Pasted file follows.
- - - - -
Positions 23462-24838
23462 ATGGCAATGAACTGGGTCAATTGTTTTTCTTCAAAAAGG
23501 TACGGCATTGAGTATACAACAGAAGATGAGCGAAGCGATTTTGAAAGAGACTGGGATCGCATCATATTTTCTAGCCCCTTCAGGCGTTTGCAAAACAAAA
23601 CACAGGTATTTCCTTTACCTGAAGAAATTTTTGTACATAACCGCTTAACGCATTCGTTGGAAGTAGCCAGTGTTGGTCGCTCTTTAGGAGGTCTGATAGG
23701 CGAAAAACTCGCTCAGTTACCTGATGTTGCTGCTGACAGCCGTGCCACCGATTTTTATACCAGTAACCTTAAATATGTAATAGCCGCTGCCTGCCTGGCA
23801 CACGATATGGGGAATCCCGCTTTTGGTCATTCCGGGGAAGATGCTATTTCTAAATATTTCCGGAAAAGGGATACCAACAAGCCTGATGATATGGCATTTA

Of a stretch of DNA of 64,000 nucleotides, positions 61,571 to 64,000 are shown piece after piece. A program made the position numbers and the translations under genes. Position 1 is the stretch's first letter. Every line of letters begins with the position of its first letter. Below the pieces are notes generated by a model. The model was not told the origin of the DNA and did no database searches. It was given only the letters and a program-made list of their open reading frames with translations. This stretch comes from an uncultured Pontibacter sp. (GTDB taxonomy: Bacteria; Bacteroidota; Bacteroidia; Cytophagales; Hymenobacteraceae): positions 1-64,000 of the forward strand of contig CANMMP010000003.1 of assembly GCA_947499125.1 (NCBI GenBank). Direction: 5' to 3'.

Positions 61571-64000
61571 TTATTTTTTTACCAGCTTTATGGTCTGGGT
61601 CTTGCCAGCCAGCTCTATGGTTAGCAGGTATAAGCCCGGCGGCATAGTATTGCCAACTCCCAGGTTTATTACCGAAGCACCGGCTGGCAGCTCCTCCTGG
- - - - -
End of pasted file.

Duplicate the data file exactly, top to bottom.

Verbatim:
Positions 23462-24838
23462 ATGGCAATGAACTGGGTCAATTGTTTTTCTTCAAAAAGG
23501 TACGGCATTGAGTATACAACAGAAGATGAGCGAAGCGATTTTGAAAGAGACTGGGATCGCATCATATTTTCTAGCCCCTTCAGGCGTTTGCAAAACAAAA
23601 CACAGGTATTTCCTTTACCTGAAGAAATTTTTGTACATAACCGCTTAACGCATTCGTTGGAAGTAGCCAGTGTTGGTCGCTCTTTAGGAGGTCTGATAGG
23701 CGAAAAACTCGCTCAGTTACCTGATGTTGCTGCTGACAGCCGTGCCACCGATTTTTATACCAGTAACCTTAAATATGTAATAGCCGCTGCCTGCCTGGCA
23801 CACGATATGGGGAATCCCGCTTTTGGTCATTCCGGGGAAGATGCTATTTCTAAATATTTCCGGAAAAGGGATACCAACAAGCCTGATGATATGGCATTTA

Of a stretch of DNA of 64,000 nucleotides, positions 61,571 to 64,000 are shown piece after piece. A program made the position numbers and the translations under genes. Position 1 is the stretch's first letter. Every line of letters begins with the position of its first letter. Below the pieces are notes generated by a model. The model was not told the origin of the DNA and did no database searches. It was given only the letters and a program-made list of their open reading frames with translations. This stretch comes from an uncultured Pontibacter sp. (GTDB taxonomy: Bacteria; Bacteroidota; Bacteroidia; Cytophagales; Hymenobacteraceae): positions 1-64,000 of the forward strand of contig CANMMP010000003.1 of assembly GCA_947499125.1 (NCBI GenBank). Direction: 5' to 3'.

Positions 61571-64000
61571 TTATTTTTTTACCAGCTTTATGGTCTGGGT
61601 CTTGCCAGCCAGCTCTATGGTTAGCAGGTATAAGCCCGGCGGCATAGTATTGCCAACTCCCAGGTTTATTACCGAAGCACCGGCTGGCAGCTCCTCCTGG